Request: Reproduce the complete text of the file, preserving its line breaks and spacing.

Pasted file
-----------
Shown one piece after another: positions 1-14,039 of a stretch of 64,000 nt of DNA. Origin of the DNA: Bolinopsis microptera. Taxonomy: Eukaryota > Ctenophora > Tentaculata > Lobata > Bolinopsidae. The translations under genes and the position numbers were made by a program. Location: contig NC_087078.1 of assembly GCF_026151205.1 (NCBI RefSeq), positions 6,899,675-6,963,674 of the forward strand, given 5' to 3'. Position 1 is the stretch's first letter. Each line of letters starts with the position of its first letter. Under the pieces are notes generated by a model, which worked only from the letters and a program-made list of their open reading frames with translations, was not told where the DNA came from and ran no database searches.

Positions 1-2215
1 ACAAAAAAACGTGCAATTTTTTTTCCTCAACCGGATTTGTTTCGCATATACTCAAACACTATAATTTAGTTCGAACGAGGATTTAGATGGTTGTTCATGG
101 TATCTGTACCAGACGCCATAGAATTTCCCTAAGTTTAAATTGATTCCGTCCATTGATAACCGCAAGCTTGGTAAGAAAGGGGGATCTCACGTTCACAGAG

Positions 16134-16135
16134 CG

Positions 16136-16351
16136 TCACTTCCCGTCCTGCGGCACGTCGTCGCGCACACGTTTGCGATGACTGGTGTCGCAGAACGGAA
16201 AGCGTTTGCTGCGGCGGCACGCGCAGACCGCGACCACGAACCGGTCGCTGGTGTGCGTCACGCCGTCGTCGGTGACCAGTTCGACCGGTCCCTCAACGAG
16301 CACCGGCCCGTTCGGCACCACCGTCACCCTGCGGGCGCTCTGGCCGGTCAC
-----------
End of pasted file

Shown one piece after another: positions 1-14,039 of a stretch of 64,000 nt of DNA. Origin of the DNA: Bolinopsis microptera. Taxonomy: Eukaryota > Ctenophora > Tentaculata > Lobata > Bolinopsidae. The translations under genes and the position numbers were made by a program. Location: contig NC_087078.1 of assembly GCF_026151205.1 (NCBI RefSeq), positions 6,899,675-6,963,674 of the forward strand, given 5' to 3'. Position 1 is the stretch's first letter. Each line of letters starts with the position of its first letter. Under the pieces are notes generated by a model, which worked only from the letters and a program-made list of their open reading frames with translations, was not told where the DNA came from and ran no database searches.

Positions 1-2215
1 ACAAAAAAACGTGCAATTTTTTTTCCTCAACCGGATTTGTTTCGCATATACTCAAACACTATAATTTAGTTCGAACGAGGATTTAGATGGTTGTTCATGG
101 TATCTGTACCAGACGCCATAGAATTTCCCTAAGTTTAAATTGATTCCGTCCATTGATAACCGCAAGCTTGGTAAGAAAGGGGGATCTCACGTTCACAGAG

Positions 16134-16135
16134 CG

Positions 16136-16351
16136 TCACTTCCCGTCCTGCGGCACGTCGTCGCGCACACGTTTGCGATGACTGGTGTCGCAGAACGGAA
16201 AGCGTTTGCTGCGGCGGCACGCGCAGACCGCGACCACGAACCGGTCGCTGGTGTGCGTCACGCCGTCGTCGGTGACCAGTTCGACCGGTCCCTCAACGAG
16301 CACCGGCCCGTTCGGCACCACCGTCACCCTGCGGGCGCTCTGGCCGGTCAC